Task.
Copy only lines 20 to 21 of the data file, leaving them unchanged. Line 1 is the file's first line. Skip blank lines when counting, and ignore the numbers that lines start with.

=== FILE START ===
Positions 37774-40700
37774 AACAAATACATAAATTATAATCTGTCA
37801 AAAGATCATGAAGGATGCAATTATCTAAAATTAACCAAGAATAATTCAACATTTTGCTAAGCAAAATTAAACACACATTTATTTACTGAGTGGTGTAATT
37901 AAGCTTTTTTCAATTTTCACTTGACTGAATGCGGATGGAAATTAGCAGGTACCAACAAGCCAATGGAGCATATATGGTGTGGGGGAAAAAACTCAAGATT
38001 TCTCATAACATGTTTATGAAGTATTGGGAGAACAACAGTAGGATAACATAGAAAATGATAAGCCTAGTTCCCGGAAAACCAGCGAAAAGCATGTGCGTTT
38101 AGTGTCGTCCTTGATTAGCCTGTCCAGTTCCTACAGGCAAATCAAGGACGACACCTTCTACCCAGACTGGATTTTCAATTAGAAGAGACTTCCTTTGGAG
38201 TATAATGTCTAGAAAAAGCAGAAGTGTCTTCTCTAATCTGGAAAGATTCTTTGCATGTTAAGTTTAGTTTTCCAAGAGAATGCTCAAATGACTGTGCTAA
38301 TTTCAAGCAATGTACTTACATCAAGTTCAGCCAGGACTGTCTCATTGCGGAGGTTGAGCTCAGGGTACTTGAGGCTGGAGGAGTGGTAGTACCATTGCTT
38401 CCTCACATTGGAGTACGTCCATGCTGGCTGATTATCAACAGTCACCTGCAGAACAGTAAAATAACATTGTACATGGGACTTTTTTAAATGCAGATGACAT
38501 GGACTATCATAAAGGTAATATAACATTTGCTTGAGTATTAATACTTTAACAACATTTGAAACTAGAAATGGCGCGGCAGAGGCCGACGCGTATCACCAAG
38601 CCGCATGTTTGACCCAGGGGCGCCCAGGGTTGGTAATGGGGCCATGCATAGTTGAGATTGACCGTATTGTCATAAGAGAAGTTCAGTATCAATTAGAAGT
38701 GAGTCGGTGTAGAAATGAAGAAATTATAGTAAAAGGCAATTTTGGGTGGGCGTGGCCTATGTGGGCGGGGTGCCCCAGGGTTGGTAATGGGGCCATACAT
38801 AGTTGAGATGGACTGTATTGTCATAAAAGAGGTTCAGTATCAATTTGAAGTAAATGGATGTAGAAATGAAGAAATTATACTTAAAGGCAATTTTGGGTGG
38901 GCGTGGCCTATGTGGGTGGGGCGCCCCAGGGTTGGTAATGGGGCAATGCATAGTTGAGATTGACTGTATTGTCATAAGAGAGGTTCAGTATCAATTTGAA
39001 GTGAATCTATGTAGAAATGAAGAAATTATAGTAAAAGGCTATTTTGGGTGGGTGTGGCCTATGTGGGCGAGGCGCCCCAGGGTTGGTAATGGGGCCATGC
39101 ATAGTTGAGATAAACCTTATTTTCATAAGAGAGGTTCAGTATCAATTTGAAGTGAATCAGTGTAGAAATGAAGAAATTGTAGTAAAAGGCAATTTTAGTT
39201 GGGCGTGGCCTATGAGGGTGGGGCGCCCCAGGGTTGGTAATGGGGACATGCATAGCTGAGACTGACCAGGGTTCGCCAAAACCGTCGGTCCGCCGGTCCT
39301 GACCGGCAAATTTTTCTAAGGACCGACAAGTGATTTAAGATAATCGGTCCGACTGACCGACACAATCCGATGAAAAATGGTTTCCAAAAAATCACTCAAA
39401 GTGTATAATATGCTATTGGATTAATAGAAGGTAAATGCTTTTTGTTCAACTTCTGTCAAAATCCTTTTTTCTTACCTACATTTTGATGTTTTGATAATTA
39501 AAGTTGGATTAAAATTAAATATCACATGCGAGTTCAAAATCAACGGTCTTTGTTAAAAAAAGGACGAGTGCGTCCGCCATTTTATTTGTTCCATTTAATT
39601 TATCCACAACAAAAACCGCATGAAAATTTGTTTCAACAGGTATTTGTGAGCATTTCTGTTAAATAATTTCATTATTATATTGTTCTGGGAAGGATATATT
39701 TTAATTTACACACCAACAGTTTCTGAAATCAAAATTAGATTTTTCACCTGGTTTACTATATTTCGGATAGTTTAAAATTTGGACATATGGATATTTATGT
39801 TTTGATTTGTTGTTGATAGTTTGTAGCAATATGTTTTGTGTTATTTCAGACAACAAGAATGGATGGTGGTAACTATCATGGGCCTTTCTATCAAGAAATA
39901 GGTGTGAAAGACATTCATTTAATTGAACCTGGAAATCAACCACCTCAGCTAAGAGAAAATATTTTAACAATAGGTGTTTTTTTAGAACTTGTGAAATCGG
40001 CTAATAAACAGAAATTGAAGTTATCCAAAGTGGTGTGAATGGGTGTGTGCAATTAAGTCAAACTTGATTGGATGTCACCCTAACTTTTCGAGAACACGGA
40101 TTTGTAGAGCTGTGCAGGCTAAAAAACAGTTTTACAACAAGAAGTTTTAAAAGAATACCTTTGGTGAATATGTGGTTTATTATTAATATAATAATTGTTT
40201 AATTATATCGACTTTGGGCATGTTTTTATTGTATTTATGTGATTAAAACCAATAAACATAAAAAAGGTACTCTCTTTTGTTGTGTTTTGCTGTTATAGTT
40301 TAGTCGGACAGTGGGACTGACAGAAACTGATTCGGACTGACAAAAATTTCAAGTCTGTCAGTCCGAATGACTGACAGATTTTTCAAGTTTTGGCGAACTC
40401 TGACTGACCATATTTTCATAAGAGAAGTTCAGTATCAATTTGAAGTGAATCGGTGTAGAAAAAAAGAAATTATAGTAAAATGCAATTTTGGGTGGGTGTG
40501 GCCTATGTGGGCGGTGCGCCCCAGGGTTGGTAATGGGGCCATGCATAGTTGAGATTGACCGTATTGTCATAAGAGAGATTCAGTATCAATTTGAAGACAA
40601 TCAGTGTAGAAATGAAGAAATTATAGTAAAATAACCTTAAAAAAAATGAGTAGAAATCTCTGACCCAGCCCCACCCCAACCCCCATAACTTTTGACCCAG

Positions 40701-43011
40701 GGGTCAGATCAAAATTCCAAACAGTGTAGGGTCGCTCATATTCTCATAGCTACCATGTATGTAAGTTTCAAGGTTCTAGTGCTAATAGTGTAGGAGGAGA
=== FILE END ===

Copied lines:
39501 AAGTTGGATTAAAATTAAATATCACATGCGAGTTCAAAATCAACGGTCTTTGTTAAAAAAAGGACGAGTGCGTCCGCCATTTTATTTGTTCCATTTAATT
39601 TATCCACAACAAAAACCGCATGAAAATTTGTTTCAACAGGTATTTGTGAGCATTTCTGTTAAATAATTTCATTATTATATTGTTCTGGGAAGGATATATT